If you want a change, you need to be willing to fail.
All failing really means is that something didn't go as we expected it to go.
Fear of failure is likely to come up when we:
When fear of failure comes up, we get to decide whether we are going to:
Continue to go for what we really want.
just try to keep coasting.
In short, if you want to succeed, you need to fail, a lot.
Fear of failure can make coasting seem very appealing. We naturally think the uncomfortable feelings come from the goal itself.
So we think that moving away from the goal gets rid of those feelings.
Coasting will still be 50% comfortable and 50% uncomfortable. It will be 50/50 before, after, and on the way to reaching your goal.
The discomfort from coasting, in my opinion, is worse than the discomfort from intentional growth.
The uncomfortable feelings are actually coming from your thoughts and not from the goal.
The thoughts creating all that discomfort will be full of limiting beliefs. And they are all optional.
That's why setting a big goal, and inviting the uncomfortable feelings in, is such a good way to identify your limiting beliefs.
To reach the goals that really matter to you, you need to change your limiting beliefs to beliefs that serve you.
You need to identify them first in order to change them.
You can do this intentionally.
One of the reasons I love being an entrepreneur is because of all the limiting beliefs it helps me identify.
I also sometimes hate how uncomfortable the feelings from those beliefs are.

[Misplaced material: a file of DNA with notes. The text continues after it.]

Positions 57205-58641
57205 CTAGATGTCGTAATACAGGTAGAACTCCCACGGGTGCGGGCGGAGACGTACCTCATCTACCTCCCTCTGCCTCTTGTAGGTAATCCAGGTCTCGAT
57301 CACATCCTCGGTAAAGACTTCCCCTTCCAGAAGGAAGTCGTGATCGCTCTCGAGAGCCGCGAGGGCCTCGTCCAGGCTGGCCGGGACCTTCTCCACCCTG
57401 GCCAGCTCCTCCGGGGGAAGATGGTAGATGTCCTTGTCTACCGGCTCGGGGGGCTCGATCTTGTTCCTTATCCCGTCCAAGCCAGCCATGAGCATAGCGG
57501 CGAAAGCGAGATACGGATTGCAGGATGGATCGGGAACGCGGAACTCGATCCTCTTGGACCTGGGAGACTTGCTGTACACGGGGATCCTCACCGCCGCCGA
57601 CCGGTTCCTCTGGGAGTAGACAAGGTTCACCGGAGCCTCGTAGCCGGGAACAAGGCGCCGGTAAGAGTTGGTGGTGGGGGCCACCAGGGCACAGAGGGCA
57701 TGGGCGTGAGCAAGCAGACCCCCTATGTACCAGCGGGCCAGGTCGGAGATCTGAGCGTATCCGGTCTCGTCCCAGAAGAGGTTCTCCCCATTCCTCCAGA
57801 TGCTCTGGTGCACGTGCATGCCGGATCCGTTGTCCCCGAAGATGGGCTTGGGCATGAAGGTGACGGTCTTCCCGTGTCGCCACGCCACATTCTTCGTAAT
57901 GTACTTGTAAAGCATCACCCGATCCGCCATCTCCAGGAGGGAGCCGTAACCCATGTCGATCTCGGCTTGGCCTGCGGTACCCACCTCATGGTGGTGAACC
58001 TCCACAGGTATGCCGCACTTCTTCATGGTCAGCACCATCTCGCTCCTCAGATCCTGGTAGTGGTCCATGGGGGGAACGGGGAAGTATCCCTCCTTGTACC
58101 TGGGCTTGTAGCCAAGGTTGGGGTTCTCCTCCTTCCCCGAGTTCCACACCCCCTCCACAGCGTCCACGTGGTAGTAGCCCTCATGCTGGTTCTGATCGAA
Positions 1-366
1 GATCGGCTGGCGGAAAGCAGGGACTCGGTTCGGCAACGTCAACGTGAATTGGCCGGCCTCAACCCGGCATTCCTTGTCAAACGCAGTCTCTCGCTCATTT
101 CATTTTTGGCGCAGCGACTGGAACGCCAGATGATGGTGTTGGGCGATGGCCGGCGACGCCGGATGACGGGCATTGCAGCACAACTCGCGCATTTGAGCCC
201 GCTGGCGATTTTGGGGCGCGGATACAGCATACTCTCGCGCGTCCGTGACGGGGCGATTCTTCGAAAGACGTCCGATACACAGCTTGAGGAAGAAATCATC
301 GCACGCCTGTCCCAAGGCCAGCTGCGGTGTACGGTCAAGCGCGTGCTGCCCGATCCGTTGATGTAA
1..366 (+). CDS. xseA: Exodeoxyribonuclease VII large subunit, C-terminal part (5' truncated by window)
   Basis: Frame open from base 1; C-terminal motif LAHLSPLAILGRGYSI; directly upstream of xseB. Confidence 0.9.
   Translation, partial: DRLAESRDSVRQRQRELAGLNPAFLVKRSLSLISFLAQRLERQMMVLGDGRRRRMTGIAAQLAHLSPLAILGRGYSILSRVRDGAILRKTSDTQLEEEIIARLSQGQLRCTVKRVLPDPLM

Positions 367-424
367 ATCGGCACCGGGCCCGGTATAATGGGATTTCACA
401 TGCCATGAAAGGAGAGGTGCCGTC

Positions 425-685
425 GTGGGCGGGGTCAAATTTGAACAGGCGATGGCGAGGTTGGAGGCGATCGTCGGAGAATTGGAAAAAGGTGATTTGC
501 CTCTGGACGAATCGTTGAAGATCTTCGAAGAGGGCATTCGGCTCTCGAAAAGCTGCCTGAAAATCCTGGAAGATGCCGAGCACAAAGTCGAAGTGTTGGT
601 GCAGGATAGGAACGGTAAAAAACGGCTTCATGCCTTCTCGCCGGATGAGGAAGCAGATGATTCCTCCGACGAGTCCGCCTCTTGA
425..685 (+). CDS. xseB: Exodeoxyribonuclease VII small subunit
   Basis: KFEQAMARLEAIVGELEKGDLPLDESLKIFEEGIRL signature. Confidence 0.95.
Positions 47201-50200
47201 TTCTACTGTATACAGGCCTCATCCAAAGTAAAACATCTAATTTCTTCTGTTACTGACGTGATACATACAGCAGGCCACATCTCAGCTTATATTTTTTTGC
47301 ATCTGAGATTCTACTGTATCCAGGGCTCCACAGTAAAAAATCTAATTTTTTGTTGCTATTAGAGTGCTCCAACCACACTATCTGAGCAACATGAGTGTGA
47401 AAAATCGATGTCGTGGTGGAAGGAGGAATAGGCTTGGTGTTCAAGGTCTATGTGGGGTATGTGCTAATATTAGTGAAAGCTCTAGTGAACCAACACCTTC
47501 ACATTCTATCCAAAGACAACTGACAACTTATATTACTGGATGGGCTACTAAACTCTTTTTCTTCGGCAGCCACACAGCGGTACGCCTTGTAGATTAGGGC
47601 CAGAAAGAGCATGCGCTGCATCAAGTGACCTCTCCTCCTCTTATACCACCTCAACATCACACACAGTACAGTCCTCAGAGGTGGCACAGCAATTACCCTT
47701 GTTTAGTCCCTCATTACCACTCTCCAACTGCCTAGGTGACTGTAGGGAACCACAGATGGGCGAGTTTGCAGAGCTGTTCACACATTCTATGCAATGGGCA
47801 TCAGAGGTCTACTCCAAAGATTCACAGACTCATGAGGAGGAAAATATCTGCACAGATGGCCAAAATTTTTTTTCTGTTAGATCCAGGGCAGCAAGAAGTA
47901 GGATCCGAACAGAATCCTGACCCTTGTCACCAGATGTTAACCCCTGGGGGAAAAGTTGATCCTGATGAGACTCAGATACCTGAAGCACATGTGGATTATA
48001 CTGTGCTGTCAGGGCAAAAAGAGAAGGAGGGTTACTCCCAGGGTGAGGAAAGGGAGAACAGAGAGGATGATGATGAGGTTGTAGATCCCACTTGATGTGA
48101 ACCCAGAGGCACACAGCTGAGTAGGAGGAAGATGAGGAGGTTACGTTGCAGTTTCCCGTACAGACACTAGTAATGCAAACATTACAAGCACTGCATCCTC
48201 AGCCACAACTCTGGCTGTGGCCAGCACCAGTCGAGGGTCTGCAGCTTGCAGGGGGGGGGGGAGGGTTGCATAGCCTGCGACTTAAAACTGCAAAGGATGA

But I'm learning to say "bring it on!"
Bring on the shame.
Bring on the anxiety.
Bring on the feelings of inadequacy.
I would rather feel shame/anxiety/inadequacy than look at porn. How about you?
What’s so bad about failure? How we feel.
The worst thing that can happen to you is a feeling.
Feelings come from thoughts.
Our thoughts are optional.
"So you're telling me that what I'm most afraid of is a feeling that I can control whether I feel or not?"
Or I can:
Experiencing a feeling is so much more manageable when you allow it instead of resist it.
Just vibrations in your body.
You can breath right into it.
Your lower brain will try to convince you it is life-threatening and you might die.
You won't actually die from a feeling.
The human brain is designed to look for things that can go wrong.
But you can redirect it.
If we don’t learn how to do it well, we will not reach our goals the way we want to. The goals that really matter to us.
What if I said I’m going to learn to shoot a basketball, but I’m only willing to do it if I don’t have to miss any shots.
Okay, I’ll miss a couple times but if more than that, I’m out.
If I air ball it, no way. I’m out immediately.
Sounds ridiculous right?
But we do this in other parts of our lives.
What if I could have as much fun failing in work as I do while failing to make a jump shot.
Can failing be fun?
Can it be exciting?
Can it be something we value?
What if the most useful information to get you to your goal is embedded in your failure.
That’s why we need to be willing to fail as many times as it takes.
The way we feel when we fail is dictated by how we think.
Let’s decide right now how we’re going to think.
Learning to fail well:
What's the next worthy fail you will seek out?
How can you fail your way forward?
How might accelerating your rate of failure be more advantageous to you than avoiding failure (yes, even with porn)?
How much living are you missing out on by being afraid?
What could you accomplish if you were willing to feel discomfort?
Need help learning the users' manual for your brain?
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And, as always, feel free to email me at [email protected] with any questions or just to connect.